For the Mets, the name Tommy John is uttered so often that you begin to wonder if the former left-handed pitcher is making a comeback. At least it feels like the name is mentioned every fifth day in the team’s Port St. Lucie clubhouse.
Spring Training comes with its own measure of swagger. Optimism is the size of a grapefruit. Predictions of an October pennant race sound as sweet as a sun-kissed Florida orange. From Florida to Arizona, managers and coaches spew sweet accolades on the crop of prospects while players gush giddy gibberish sweeter than the citrus of a pomelo.
When Matt Harvey announced he would undergo Tommy John surgery and likely miss the entire 2014 season, the New York Mets were forced to rethink their off-season plans.
My (bloodshot) eyes dropped, not in shame, but in search of explanation. My iPhone read 10:54 a.m.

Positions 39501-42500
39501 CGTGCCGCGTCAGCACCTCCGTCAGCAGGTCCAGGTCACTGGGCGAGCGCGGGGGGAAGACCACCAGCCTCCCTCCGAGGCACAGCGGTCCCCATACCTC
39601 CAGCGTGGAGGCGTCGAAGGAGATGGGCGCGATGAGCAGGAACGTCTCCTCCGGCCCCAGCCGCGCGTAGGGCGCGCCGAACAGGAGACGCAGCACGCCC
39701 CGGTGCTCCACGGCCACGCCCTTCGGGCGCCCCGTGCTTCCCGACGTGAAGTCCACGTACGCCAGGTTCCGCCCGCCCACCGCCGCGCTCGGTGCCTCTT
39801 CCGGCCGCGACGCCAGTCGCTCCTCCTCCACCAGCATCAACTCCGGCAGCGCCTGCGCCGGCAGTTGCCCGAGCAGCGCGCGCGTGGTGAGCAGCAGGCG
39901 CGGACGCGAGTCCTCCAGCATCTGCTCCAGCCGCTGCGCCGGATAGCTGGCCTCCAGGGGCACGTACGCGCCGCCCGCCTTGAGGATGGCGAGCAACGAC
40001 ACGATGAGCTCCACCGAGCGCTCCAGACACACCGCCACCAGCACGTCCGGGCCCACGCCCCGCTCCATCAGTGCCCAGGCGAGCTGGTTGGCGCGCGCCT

By the time I arrived at Shea Stadium in mid-June, a Dwight Gooden start had become a New York event. I had been watching Gooden baffle opponents on television over the first two months of the 1985 season. The first month he shut out the Philadelphia Phillies twice and the Cincinnati Reds. From May and early June he pitched into the seventh inning in all seven of his starts. He was four days younger than I was for goodness sakes. It was time to see this with my own eyes, in person.
When the day arrives, and it’s clear Zack Wheeler has “figured it out,” this will be the day he will appreciate most. New York Mets fans will prefer to reflect on Wheeler’s first MLB start, six shutout innings vs. Atlanta, but Sunday will be one of those starts that will educate the Mets rookie most as he moves forward.